# Tracing Parametrics, Chains of Events, and Constructing a Pentagon

Last week I attended a PD session by Suzanne Gaskell, an art teacher at the high school where I teach.  She presented on a work of art she has created and calls

This work of art is a wooden box that tells the story of ancient geometry and its relation to various sacred traditions.  After her presentation, she instructed us on how to perform some interesting constructions, including one I had never done before, the regular pentagon.

It inspired me to create an illustration of the construction for a regular polygon using Desmos.  Here’s what I came up with:

TWO GREAT SKILLS I LEARNED

First skill: how to trace a parametric curve.  Prior to creating this, I didn’t know how to make a parametric curve trace itself out.  Here’s how to do it: Continue reading

# Sinusoidal Fun

Link to some totally rad sinusoidal picture graphs I’ve been working at lately.  The first 3 pictures have movement!

Turns out sinusoidal curves can be amazing for creating really cool animations.

These pictures were part of a nerdy Valentine to my husband.  (Valentine? Yup!  These pictures are Desmosified versions of some of our favorite things!  And, he’s nearly as nerdy as me, so it’s cool.)  I already showed them to him because I was too pumped up on Desmos-ing to wait until the 14th to share them with him.

I hope you enjoy!

Peace out Desmos world!

# Rotating a Function

You can pretty easily use parametric equations to rotate a function through any angle of rotation.

1.  Define a function, f(x)
2. Either choose an angle measure, a, or leave a as a slider and type in this parametric equation: (t·cos f(t)·sin a, t·sin a+f(t)·cos a)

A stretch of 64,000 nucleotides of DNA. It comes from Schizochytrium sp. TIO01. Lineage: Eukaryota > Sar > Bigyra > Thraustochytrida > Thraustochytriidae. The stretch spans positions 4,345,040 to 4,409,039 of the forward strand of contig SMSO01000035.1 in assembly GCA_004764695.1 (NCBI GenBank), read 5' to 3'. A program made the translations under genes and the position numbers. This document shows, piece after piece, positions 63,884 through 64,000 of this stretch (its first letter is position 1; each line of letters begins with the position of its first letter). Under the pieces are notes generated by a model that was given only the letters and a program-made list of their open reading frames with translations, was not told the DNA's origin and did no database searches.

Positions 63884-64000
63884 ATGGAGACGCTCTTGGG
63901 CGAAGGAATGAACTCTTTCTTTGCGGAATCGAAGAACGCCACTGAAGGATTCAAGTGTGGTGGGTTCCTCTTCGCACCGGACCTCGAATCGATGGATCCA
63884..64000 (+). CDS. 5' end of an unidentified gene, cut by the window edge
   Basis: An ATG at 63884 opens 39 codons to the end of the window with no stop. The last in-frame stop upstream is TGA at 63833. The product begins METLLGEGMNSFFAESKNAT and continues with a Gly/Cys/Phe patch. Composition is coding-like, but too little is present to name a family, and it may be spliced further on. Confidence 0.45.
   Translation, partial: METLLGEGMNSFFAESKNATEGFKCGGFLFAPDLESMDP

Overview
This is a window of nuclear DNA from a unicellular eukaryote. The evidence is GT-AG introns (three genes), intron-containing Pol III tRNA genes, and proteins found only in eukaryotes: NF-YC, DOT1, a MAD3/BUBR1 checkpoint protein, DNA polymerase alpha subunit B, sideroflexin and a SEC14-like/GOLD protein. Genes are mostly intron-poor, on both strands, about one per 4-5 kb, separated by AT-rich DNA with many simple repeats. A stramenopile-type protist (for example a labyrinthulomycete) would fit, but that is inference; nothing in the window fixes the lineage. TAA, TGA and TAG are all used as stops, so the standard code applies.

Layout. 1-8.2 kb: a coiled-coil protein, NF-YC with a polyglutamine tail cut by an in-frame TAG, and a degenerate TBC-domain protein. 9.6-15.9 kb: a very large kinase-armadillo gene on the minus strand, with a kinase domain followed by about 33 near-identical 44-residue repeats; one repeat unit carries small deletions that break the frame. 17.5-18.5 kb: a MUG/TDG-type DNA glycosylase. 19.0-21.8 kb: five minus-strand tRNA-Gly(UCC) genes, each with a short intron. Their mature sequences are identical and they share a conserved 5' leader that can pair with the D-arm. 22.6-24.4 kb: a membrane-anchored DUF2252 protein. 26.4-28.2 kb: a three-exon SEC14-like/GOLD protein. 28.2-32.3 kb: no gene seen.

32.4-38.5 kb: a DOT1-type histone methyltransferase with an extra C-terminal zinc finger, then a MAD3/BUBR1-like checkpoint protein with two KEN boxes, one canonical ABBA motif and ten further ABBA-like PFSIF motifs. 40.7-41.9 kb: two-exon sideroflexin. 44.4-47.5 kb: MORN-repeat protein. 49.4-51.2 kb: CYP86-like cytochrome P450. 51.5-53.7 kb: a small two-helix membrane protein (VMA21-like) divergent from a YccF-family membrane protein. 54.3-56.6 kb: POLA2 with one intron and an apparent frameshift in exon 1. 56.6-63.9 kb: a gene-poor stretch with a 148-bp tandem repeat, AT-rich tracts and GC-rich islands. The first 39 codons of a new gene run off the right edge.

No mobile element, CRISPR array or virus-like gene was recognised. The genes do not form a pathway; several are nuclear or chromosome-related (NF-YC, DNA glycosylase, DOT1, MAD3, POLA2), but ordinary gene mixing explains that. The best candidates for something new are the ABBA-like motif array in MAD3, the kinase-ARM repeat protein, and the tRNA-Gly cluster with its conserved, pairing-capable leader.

3. You’ll need to specify the values of t.  I generally use -20 to 20, because that will cover what is visible in a normal zoom.  If you want to zoom out quite a bit, though, you may want larger values as your bounds on t.
4. If you want to animate the rotation, specify the bounds on the slider a.

Check out this example!  Click on the Continue reading

# The Symmetry of Functions

As I work with students to analyze graphs, I’ve noticed that many of them have trouble distinguishing whether a function is symmetric about the y-axis or the origin.

I designed this activity to animate the reflection of a function about the y-axis and the rotation of a function about the origin.  I chose to illustrate symmetry about the origin as a 180° rotation rather than a reflection through the point (0,0).  I think this is easier for the students to learn to visualize in their minds.

To rotate the curve, I defined the rotation using parametric equations.  Desmos has a great learning demo on parametrics here

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Here’s my activity:

Symmetry Activity

Feel free to duplicate it and try editing it to something useful for your classes!  (Remember, if you just click preview, you won’t be able to see anything in a hidden folder.  You’ll see it just like the kids will.)